When the work pays off, Turkopticon and the workers celebrate a win

Working in activism is a labor of love. You have to care about what you are doing. The hours are long, the funding can be scarce, and progress can come at a painful pace. You get burned out and must dig deep to keep going at times. Passion can make due process a frustrating path. It’s not a venture for the weak of heart. But if you stay. If you can sludge through the rough, the wins my friends, the wins will make your soul sing.

We won a battle. The war is still waging on, but we won a battle. On February 19th, Turkopticon started getting an unusually high number of suspended account reports. Conversations started; we were all monitoring every platform workers communicate on, and there was an air of tension as we tried to figure out our next steps. Normal work went on in the background as we collected stories and data.

On the 20th we emailed workers, letting them know this was an unusual instance, and we were trying to communicate with Amazon. We suspended our normal reporting structure and asked workers to fill out our suspension form immediately, in lue of our normal process of waiting after they had contacted Amazon. We all knew this was not normal, something was going on. We made statements on social media. More account suspensions were reported to us. We passed them on to Amazon, letting them know this was unusual, and asking for answers. We received a non-answer stating they’d “look into it”.

Two days later, our allies at the DAIR institute were brought up to speed and instantly became concerned over workers who may be financially impacted. For those unaware, when Amazon suspends your Mturk account, you are locked out. You do not get paid for work completed or pending, they keep it all. DAIR organized a fundraiser for mutual aid. Workers who were left with bills to pay, earnings potentially forever lost and life that cost money had a force behind them looking to throw out a liferaft. We sent communication to all that had contacted us letting them know we had help for them. This brought up the question, the concern, what about those that we have not heard from? What about the worker who does not realize there is a community and an organization fighting for them? We knew we needed to figure out where the rest of our lost workers were.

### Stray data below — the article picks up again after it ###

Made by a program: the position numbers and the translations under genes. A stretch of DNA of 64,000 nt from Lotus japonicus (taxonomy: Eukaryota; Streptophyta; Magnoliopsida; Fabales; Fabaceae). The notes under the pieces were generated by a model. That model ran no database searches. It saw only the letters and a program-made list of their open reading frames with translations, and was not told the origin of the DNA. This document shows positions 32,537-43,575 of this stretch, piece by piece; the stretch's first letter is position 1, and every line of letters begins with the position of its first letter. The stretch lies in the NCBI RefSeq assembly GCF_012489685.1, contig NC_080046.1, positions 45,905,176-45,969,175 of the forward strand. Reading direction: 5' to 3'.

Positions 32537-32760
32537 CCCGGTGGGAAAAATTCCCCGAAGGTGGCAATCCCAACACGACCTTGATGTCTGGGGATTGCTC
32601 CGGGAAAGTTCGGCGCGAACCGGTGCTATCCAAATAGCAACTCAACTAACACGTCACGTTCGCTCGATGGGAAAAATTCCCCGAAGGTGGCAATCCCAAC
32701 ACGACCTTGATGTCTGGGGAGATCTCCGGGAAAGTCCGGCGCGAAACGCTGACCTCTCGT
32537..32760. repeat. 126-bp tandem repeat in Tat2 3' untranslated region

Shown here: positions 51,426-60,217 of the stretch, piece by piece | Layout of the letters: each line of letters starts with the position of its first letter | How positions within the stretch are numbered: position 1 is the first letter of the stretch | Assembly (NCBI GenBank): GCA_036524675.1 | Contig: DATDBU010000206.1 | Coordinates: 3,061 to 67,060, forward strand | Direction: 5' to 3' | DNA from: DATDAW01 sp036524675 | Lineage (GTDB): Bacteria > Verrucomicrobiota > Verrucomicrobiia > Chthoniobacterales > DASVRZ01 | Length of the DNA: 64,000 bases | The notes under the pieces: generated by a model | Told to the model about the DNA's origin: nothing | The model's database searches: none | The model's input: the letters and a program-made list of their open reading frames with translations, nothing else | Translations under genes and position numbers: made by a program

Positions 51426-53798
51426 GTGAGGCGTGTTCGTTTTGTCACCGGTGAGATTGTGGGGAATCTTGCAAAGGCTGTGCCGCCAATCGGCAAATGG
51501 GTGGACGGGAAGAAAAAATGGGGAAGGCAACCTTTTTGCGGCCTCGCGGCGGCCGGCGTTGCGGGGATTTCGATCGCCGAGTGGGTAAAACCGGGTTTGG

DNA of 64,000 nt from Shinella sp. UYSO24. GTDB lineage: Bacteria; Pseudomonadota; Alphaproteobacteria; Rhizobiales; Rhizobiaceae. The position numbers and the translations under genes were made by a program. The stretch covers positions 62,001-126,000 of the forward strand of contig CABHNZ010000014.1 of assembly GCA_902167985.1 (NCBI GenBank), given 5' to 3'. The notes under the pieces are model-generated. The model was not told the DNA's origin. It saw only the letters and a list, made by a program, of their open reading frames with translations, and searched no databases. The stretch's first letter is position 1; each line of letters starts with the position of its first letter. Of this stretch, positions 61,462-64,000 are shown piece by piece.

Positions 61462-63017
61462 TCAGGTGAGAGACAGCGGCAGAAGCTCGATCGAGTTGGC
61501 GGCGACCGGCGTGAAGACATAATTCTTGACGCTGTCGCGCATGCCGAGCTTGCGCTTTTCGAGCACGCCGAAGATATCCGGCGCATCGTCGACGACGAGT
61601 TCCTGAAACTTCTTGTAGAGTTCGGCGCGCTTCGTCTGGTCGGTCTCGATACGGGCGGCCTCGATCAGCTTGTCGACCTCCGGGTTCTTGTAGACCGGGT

In an impromptu meeting, one of our organizers suggested inviting all suspended workers to a Zoom meeting. We could give them more “behind the scenes” information, and talk amongst ourselves to build solidarity and try to find a common ground. We’d asked Amazon if certain aspects could be the common denominator, but in typical Amazon fashion, we were given more non-answers. We had let them know we were all meeting and asked if they had anything we could share with the affected workers, but they were unable to provide anything. The meeting was lively. We were all upset and confused, and honestly, we all felt betrayed. No worker who had been suspended had suspicious actions or behavior, this seemed so uncollected. Workers affected were all from the US, most with long-standing accounts in excellent standing. Our conversation led to the realization that we’d all completed the same hit (job) on Mturk. As it turned out, an organizer here at Turkopticon had previous interactions with the requester for this job and reached out to them. Amazon had suspended them (the requester) as well. Again, without reason, explanation, recourse, or any sort of communication.

During the course of events, a reporter from 404 media reached out to Turkoptiocon for a meeting. After the article initially aired, Amazon replied that “they are looking into suspensions and will work directly with workers on the issue” which, again, did not happen.

We continued to push for visibility on social media. A worker shared their personal story on LinkedIn, and Turkopticon continued to post and tweet, with many of our allies reposting and asking for justice.

On March 1st we started receiving reports of accounts being reinstated. We never got an answer from Amazon, which is disappointing, but we won. We came together and created a storm of action and pressure and workers got their accounts back. We did not have another moment of frustration without closure. We did what we always do, but this time, this time we won.

Readers, this is activism. You plan, you organize, you have meetings, you fight for funding, and fight the burnout. Then a moment happens. You get validation, you see lives affected, you see results and allies show their solidarity and your soul sings.

If you stay.

by Krista Pawloski